Revenge, patient people tell us, is a dish best served cold. I feel the same way about soup, at least at this time of year. When it gets hot, there are few things that will whet a flagging appetite like a sip of cold soup.
Whats even better, theyre so easy to make. Puree tomatoes, soaked bread, garlic, assorted vegetables and good Spanish olive oil and youve got gazpacho. Blend avocado with cold chicken stock and youve got the base for something equally grand.
Just as easy, but seen a lot less often, are cold dairy soups based on tart buttermilk or yogurt. You can make them as simple as grated cucumbers stirred into yogurt or something much more elaborate. And there are few dishes more refreshing. For the most part, these soups work best as appetizers. But just because they wont stand in for a full meal doesnt mean these soups are in any way slight. Easy to make? Sure. But you still need to pay attention to the details. And they take a certain amount of patience.
Maybe the most important thing to remember: The freshly made soup is little more than a rough draft. Unlike a hot soup, which is usually ready to eat as soon as youre done cooking, you really need to give cold soups a couple of hours to chill before serving them. And youll definitely need to go back after the soups been thoroughly chilled and fine-tune the seasoning and the texture.
Cold dulls flavor; youll almost certainly want to add more salt and pepper and maybe more acidity. Season generously to start and dont be afraid to add more just before serving.
Vegetables sometimes give up liquid, which will thin the soup. On the other hand, starches can absorb some of that liquid, which will make the soup thick and muddy. Thats easy to fix by adding a little milk. But its better to start with a soup thats a little thick, because its a lot easier to thin a soup than to thicken it.
A dairy background makes an ideal blank canvas for experimentation. For example, blend radishes and their blanched tops with buttermilk, green onions and a little garlic and youve got a soup thats tart and spicy with bits of crunch. Float thinly sliced radishes on top and drizzle with a little green oil made from those peppery tops and youve got something elegant enough to start a nice dinner party.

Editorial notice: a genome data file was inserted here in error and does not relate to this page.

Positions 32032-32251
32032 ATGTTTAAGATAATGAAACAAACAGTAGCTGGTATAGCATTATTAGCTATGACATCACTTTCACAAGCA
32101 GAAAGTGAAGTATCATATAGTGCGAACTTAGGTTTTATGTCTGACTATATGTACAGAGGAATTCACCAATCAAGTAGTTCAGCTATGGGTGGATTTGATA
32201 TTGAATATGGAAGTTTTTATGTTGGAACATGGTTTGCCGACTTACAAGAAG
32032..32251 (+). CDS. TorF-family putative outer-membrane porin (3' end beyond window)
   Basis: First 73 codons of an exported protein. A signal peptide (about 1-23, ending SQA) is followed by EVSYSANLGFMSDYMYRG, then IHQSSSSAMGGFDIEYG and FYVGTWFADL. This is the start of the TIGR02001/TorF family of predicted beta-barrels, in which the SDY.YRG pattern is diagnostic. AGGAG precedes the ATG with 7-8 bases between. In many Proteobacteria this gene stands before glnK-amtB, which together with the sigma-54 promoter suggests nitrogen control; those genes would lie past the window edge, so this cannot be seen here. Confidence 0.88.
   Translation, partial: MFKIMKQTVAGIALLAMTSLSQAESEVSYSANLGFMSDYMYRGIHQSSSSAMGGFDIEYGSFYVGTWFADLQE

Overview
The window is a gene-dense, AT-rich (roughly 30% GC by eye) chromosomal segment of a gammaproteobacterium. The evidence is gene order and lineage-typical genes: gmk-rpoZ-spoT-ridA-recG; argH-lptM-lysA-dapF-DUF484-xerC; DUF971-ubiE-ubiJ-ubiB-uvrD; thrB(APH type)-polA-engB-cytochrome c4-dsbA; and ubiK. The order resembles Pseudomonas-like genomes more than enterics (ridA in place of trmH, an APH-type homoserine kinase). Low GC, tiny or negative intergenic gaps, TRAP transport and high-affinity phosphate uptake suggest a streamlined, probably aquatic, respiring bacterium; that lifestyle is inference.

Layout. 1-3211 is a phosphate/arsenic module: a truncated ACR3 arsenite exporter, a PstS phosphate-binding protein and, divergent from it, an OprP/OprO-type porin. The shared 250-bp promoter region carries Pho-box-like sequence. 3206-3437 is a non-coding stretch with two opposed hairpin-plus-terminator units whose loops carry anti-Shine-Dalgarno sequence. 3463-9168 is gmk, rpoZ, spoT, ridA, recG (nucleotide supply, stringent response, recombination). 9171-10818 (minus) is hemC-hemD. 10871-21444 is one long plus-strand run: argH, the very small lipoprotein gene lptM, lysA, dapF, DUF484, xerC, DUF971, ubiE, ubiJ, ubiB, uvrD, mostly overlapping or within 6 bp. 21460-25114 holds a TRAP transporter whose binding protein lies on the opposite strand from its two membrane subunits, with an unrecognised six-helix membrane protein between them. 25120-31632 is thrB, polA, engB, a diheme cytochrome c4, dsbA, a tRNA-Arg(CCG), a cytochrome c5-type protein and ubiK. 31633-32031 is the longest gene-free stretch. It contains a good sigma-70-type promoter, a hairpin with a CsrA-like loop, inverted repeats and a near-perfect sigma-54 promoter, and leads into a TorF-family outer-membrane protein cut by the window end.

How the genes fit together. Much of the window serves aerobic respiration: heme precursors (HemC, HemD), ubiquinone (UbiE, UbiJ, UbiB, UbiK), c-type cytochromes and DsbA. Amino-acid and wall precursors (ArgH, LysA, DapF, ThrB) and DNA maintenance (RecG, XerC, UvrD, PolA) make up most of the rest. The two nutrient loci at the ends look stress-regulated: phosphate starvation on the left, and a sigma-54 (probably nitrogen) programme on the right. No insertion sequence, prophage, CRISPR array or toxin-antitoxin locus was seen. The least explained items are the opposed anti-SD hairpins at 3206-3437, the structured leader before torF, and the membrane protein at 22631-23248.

And every once in a while, these cold soups actually can make a whole meal. Grate cucumbers into yogurt with some chopped jalapeno and minced red onion and youve got an appetizer. Add cooked barley and it makes a satisfying light dinner. Top it with a Mitteleuropa mixture of dill and mint, chopped walnuts and a dash of paprika, and youve got a feast.
For a printable copy of the recipes, click the links:
TRIM the green tops from the radishes and rinse them well, discarding any that are discolored or wilted. Blanch in a 1-quart saucepan full of rapidly boiling salted water just until they are tender, about 30 seconds. Drain and transfer to a bowl full of ice water to stop the cooking. Squeeze dry and chop coarsely. Reserve 2 tablespoons to make the oil.
QUARTER all but 4 of the radishes. In a food processor, coarsely grind the quartered radishes, most of the blanched tops, garlic and green onions.
TRANSFER the mixture to a large bowl or pitcher, add the buttermilk and sour cream and stir well to combine. Season aggressively with salt and white pepper. Chill for a couple hours.
WHILE the soup is chilling, blend the reserved 2 tablespoons blanched radish tops with the olive oil until smooth and strain it through cheesecloth into a bowl. Do not press or squeeze the solids or the results will be cloudy.
TO serve, taste and adjust seasoning for salt and pepper. Thinly slice the remaining radishes. Divide the soup among 6 chilled bowls. Float the sliced radishes on top and drizzle with a little of the green oil. Yield: 6 servingsCucumber and Yogurt Soup with Barley 1 cup pearl barley 3 cups water Salt 1 pound small cucumbers 4 cups yogurt 2 cloves garlic, minced 2 to 3 tablespoons finely diced, seeded jalapeno pepper 1/3 cup finely diced red onion 1 tablespoon chopped mint, divided 3 tablespoons chopped dill, divided 1 to 1 1/2 cups milk 1/2 cup walnuts, chopped Paprika
COOK the barley: Toast it in a dry 1-quart saucepan over medium heat until it smells browned. Remove the pan from the heat to avoid spattering and add the water and 1/2 teaspoon salt. Simmer until tender, about 35 minutes. Drain and cool to room temperature.
IF the cucumbers have been waxed, peel them. Cut the cucumbers in half lengthwise and scrape the center with a spoon to remove the seeds. Grate the cucumber into a large bowl and add the garlic, jalapeno, red onion, 2 teaspoons mint and 2 tablespoons dill. Add the yogurt and cooked barley, season aggressively with salt, and chill for a couple of hours.
TO serve, add just enough milk to thin to the consistency of heavy cream (the cucumber will release some liquid, and the barley will absorb some, so the amount might vary). Add more salt to taste. Divide the soup among 6 chilled soup bowls. Top with the remaining 1 teaspoon mint, 2 teaspoons dill, a sprinkling of chopped walnuts and a dash of paprika. Yield: 6 servings